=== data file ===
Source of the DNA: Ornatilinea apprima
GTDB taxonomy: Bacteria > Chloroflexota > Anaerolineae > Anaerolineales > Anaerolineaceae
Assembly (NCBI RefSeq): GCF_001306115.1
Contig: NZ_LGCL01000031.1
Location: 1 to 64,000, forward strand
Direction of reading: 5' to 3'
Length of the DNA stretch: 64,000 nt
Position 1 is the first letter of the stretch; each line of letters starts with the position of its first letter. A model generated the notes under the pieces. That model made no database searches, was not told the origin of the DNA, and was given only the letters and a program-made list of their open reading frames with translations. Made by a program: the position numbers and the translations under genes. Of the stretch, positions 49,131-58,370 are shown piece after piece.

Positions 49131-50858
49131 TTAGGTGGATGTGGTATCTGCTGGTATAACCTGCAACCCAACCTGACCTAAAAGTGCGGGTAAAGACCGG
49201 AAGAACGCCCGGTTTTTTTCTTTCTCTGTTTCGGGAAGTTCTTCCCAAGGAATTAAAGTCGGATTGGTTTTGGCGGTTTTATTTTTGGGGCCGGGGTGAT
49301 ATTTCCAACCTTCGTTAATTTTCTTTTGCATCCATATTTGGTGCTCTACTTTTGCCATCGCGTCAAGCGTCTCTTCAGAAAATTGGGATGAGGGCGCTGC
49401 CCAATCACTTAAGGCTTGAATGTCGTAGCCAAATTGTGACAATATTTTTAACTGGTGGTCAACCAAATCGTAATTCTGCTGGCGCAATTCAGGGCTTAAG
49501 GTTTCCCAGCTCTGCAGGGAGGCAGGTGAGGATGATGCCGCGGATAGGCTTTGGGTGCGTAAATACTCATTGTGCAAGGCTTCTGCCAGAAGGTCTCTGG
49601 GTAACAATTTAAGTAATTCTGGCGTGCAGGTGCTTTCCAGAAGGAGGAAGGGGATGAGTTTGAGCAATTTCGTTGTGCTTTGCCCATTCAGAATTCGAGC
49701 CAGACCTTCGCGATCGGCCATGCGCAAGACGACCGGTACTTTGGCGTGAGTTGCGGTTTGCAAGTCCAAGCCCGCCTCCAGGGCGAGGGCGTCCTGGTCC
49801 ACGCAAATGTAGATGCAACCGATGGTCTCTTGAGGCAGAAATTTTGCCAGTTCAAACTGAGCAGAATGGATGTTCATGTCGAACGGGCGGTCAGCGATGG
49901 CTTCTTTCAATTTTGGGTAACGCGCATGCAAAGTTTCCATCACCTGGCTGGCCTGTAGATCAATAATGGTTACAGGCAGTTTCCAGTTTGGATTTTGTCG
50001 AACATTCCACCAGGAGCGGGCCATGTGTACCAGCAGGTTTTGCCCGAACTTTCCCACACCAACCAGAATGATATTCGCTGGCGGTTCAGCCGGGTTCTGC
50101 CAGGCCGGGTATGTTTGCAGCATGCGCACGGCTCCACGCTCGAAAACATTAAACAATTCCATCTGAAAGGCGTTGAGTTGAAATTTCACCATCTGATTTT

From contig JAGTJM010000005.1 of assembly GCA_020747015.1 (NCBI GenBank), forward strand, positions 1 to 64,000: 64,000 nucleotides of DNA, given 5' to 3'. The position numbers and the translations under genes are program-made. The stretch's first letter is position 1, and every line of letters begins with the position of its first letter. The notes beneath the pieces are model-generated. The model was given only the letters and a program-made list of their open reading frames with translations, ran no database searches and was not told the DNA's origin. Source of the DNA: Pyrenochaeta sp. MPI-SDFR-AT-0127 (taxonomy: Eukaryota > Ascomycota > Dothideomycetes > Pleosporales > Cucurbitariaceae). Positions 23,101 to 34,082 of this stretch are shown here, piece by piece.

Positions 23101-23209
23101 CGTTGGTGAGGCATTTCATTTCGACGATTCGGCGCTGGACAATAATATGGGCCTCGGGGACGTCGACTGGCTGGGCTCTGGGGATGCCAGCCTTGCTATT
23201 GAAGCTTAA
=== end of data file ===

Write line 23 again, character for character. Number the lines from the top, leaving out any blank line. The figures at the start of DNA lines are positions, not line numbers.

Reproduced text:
23101 CGTTGGTGAGGCATTTCATTTCGACGATTCGGCGCTGGACAATAATATGGGCCTCGGGGACGTCGACTGGCTGGGCTCTGGGGATGCCAGCCTTGCTATT